I know nothing- visiting an exceptional spot

I’m no expert in disability issues, but I thought I had some notion. I sometimes use a stick, but haven’t used a wheelchair. I was used to managing my mum’s wheelchair for her last few years, but her other issues were so severe that we didn’t actually go to unfamiliar places

I do, however, talk a lot about aspects of rare disease, my own health, the value of listening to patients. Today was one of those days. I didn’t have too much to say, because we’d brought others along. G & J were brilliant, Dr C was content and A was glad he’d some along to observe. We were all delighted A was along, and not only because he solved a tech crisis of the sort created entirely by non tech folk.

The lecture theatre has a lift for disability access- at the end A, J and I headed towards it. ‘Press and hold’ said the button. A, a wheelchair user, did. And again. Nothing. Dr C arrived and set off to check the door at the upper end of the lift. It was closed properly so she went to find help. Maybe at Reception? Maybe a porter or a maintenace person?

In the meantime we were still downstairs. The next lecture was in full swing, all about bacteria, diarrhoea and gonorrhoea. I updated J & A on Dr C’s frantic efforts on our behalf. We whispered about our pets, tried not to think that we couldn’t access a bathroom, and got a little giggly. I wondered of A how often he’d be stuck like this, because of poor accessibility. ‘A lot’.

Eventually a man appeared through a door we’d been unable to open. He’d lead us out through the fire escape.  It was more like The Poisedon Adventure; a trek into the unknown, shifting random furniture and debris, all in an attempt to move upwards. There were steps to be negotiated. Remember that A uses a wheelchair.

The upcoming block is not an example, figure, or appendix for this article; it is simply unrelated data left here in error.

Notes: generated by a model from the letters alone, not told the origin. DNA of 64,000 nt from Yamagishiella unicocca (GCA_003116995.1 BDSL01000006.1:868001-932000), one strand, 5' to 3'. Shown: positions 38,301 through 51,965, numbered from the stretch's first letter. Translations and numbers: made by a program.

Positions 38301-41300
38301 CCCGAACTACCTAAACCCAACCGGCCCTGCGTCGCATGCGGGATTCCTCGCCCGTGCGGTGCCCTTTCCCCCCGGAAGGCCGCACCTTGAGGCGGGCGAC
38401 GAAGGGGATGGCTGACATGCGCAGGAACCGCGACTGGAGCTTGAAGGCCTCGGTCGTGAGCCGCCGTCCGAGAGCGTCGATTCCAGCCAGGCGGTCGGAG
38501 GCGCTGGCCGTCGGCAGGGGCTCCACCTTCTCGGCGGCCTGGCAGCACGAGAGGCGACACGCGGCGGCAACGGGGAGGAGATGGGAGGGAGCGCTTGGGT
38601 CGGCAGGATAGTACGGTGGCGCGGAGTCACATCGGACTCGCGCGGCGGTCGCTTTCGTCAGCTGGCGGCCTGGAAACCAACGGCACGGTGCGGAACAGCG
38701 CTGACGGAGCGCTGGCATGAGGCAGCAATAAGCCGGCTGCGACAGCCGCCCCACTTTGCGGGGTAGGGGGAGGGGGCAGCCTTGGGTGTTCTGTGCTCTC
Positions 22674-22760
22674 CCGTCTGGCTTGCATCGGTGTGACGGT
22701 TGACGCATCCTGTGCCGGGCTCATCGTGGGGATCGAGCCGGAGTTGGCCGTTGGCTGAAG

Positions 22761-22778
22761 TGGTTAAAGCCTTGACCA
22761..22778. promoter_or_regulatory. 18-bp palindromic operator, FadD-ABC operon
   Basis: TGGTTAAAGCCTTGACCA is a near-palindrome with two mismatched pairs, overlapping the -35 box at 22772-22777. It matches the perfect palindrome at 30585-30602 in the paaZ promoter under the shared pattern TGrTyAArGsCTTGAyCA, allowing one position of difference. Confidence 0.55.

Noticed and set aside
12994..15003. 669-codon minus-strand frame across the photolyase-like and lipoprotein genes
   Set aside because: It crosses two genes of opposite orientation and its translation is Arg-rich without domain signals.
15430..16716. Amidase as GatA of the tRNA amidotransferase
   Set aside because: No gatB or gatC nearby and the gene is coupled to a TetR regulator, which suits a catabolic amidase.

We made it back up to the ground floor in time to encounter the lift maintenance guy. While J, Dr C and I were horrified, he seemed to think it was all abit of a jolly jape- ‘That lift works fine. Have you got a key?’ A key? A key? Nobody mentioned a key. Dr C works in the building, regularly has guest speakers, and she knew nothing of a key. There was no sign on the door of the lift saying that a key was required. The key lives at Reception. But there was nobody at Reception any time J or Dr C had been there today.

A has a small adult wheelchair, which could be lifted. Had Michaela been able to be with us, we’d not have been able to use the ‘fire escape’. Her chair is much wider and would have had difficulties negotiating the rubbish, even if the route had no steps.

Michaela image

It was a mind boggling hour in a fairly new part of a prestigious university– where were equality, accessibility, safety or dignity?

The bit that I can’t get past isn’t the circuituous route through discarded bookcases and bits of machinery. It’s the fact that when the maintenance chaps arrived, they spoke to the member of staff rather than the most inconvenienced person. They looked over A, sitting in front of them. They spoke to him only to offer to get him a key if he used the building much. He doesn’t.

A completely avoidable situation, potentially dangerous and somewhat damaging. Well done, exceptional university.




5 thoughts on “I know nothing- visiting an exceptional spot

  1. Regret to say that I am not surprised by the story. Change is really sloowww and that talking over to someone else is far too usual. However, there is change and you help it along.

  2. DIGNITY …… Thats what its all about And youre not alone This B.S. happens here in the states too even when theyre supposed to be ADA compliant JOKE Thanks for relaying the story Kiss Jake woof!!

  3. This prompted a forgotten memory of my mum needing the loo when I had taken her out in her (small) wheelchair. We didn’t have one those special keys for the disabled toilet, and there was no one around we could ask, so I had to manhandle her into the ordinary loo; stressful all round and an assault on her dignity which would have been worse but for the other women using the facility who were supportive and shocked that my mother had to go through this.
    I have a friend in NI who is an OT and who constantly calls my attention to facilities that make life for anyone living with mobility problems a nightmare.

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